A complete thruster was developed for testing the concept by Sitael Sp A in Pisa, Italy (Sitael HQs in Bari), which was performed in a vacuum chamber in their test facilities, simulating the environment at 200 km altitude. A ‘particle flow generator' provided the oncoming high-speed molecules for collection by the Ram-Electric Propulsion novel intake and thruster.

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Figure 3: A complete test system for testing the air-breathing ion thruster concept: the intake, seen to the right, collecting air molecules so that instead of simply bouncing away they are collected and compressed. The molecules collected by the intake are given electric charges so that they can be accelerated and ejected to provide thrust. A two-step thruster design ensures better charging of the incoming air, which is harder to achieve than in traditional electric propulsion designs. There are no valves or complex parts – everything works on a simple, passive basis. All that is needed is power to the coils and electrodes, creating an extremely robust drag-compensation system (image credit: ESA/Sitael)

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Figure 4: Molecules of air at the top of the atmosphere are captured by a novel type of intake, then collected and compressed to the point of becoming thermalized ionized plasma, at which point they can be given an electric charge to accelerate them and eject them to provide thrust. Air-breathing electric propulsion could make a new class of long-lived, low-orbiting missions feasible (image credit: ESA, A. Di Giacomo)

The challenge was to design a new type of intake to collect the air molecules so that instead of simply bouncing away they are collected and compressed.

The molecules collected by the intake designed by QuinteScience in Poland are given electric charges so that they can be accelerated and ejected to provide thrust.

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Figure 5: Thruster inside vacuum chamber: The air-breathing electric propulsion test set-up inside its vacuum chamber at Sitael in Italy. The Hall Effect Thruster can be seen in the foreground, and behind it the particle flow generator used to generate a simulated flow of orbital-velocity air (image credit: ESA)

Sitael designed a dual-stage thruster to ensure better charging and acceleration of the incoming air, which is harder to achieve than in traditional electric propulsion designs.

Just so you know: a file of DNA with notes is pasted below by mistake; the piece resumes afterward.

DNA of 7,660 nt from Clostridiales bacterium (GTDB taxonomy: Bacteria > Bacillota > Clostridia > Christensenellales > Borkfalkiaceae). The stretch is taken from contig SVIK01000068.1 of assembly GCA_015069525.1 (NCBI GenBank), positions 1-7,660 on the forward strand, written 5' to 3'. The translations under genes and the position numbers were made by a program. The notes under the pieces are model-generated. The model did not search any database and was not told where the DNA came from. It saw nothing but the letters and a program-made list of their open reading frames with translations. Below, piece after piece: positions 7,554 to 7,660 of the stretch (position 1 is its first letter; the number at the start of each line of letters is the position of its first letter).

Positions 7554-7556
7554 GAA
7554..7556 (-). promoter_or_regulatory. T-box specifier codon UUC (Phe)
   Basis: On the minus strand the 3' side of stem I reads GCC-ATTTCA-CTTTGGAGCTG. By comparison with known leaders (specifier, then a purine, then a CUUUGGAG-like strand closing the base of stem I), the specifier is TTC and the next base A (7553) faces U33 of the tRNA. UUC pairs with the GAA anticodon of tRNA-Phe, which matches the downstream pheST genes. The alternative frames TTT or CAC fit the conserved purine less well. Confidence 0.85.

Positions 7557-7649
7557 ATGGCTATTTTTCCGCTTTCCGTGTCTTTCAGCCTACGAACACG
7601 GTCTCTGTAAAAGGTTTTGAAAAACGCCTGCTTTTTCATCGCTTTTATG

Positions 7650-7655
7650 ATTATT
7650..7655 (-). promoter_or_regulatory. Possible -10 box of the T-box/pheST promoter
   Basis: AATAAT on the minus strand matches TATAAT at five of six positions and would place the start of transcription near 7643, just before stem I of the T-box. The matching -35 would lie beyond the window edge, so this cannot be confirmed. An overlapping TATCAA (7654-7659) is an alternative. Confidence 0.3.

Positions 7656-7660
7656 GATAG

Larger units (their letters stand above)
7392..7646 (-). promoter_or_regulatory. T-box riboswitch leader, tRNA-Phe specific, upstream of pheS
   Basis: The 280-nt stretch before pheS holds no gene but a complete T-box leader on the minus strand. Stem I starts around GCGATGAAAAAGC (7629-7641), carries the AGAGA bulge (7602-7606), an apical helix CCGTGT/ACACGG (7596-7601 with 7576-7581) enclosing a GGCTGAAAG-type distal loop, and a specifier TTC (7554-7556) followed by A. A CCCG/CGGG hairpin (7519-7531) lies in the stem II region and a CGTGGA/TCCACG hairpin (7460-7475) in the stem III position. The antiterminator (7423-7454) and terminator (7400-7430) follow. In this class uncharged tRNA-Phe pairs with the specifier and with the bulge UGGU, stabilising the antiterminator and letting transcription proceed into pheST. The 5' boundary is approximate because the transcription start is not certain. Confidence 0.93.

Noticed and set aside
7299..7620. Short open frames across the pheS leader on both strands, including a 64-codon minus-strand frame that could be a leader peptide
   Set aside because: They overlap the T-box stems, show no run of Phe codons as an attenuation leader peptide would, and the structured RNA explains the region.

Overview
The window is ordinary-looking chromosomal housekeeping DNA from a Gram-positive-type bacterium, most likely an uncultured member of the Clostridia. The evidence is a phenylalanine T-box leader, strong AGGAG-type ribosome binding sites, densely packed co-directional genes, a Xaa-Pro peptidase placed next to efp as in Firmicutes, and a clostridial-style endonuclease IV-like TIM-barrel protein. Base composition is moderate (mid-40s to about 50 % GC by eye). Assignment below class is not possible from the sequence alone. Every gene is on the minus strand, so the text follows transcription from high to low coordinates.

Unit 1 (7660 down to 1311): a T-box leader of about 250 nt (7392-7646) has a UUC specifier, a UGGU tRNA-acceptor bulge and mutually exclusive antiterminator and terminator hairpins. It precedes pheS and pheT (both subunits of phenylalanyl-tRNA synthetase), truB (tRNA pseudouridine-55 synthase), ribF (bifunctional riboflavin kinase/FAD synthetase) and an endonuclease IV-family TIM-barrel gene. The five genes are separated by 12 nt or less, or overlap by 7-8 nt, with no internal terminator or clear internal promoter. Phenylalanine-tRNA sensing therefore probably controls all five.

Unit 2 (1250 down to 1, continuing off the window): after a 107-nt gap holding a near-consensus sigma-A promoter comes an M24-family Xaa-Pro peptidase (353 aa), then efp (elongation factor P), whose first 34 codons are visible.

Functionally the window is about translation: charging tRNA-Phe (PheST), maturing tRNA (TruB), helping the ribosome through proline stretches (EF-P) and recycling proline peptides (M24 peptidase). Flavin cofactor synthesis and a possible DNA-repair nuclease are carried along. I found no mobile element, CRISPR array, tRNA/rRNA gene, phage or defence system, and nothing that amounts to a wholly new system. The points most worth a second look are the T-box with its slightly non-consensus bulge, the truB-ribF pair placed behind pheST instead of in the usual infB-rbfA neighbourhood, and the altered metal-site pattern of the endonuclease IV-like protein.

"The team ran computer simulations on particle behavior to model all the different intake options," adds Louis, "but it all came down to this practical test to know if the combined intake and thruster would work together or not. Instead of simply measuring the resulting density at the collector to check the intake design, we decided to attach an electric thruster. In this way, we proved that we could indeed collect and compress the air molecules to a level where thruster ignition could take place, and measure the actual thrust."

"At first we checked our thruster could be ignited repeatedly with xenon gathered from the particle beam generator"(Figure 6). As a next step, Louis explains, the xenon was partially replaced by a nitrogen–oxygen air mixture: "When the xenon-based blue color of the engine plume changed to purple, we knew we'd succeeded . The system was finally ignited repeatedly solely with atmospheric propellant to prove the concept's feasibility."

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Figure 6: Thruster with xenon propellant: The air-breathing thruster was initially run with standard xenon propellant, causing a bluish plume, which was then progressively replaced with a mixture of nitrogen and oxygen to represent Earth's atmosphere. Success was marked by the thruster plume changing to purple (image credit: ESA/Sitael)

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Figure 7: Thruster with air: Fired at first using standard xenon propellant, the test thruster was then shifted to atmospheric air, proving the principle of air-breathing electric propulsion (image credit: ESA)

"This result means air-breathing electric propulsion is no longer simply a theory but a tangible, working concept, ready to be developed, to serve one day as the basis of a new class of missions."

This project was backed through ESA's TRP (Technology Research Program) for developing promising new ideas for space, with the support of the Agency's Earth Observation Program.



1) "World-first firing of air-breathing electric thruster," ESA, 5 March 2018, URL:
http://m.esa.int/Our_Activities/Space_Engineering_Technology
/World-first_firing_of_air-breathing_electric_thruster

2) "Electric Propulsion," Sitael, URL:
http://www.sitael.com/space/advanced-propulsion/electric-propulsion/

3) Serge Barral, Gianluca Cifali, Riccardo Albertoni, Mariano Andrenucci, Louis Walpot, "Conceptual Design of an Air-Breathing Electric Propulsion System," Joint Conference of 30th International Symposium on Space Technology and Science 34th International Electric Propulsion Conference and 6th Nano-satellite Symposium, Hyogo-Kobe, Japan, July 4 - 10, 2015, URL: http://erps.spacegrant.org
/uploads/images/2015Presentations/IEPC-2015-271_ISTS-2015-b-271.pdf

 


The information compiled and edited in this article was provided by Herbert J. Kramer from his documentation of: "Observation of the Earth and Its Environment: Survey of Missions and Sensors" (Springer Verlag) as well as many other sources after the publication of the 4th edition in 2002. - Comments and corrections to this article are always welcome for further updates (herb.kramer@gmx.net).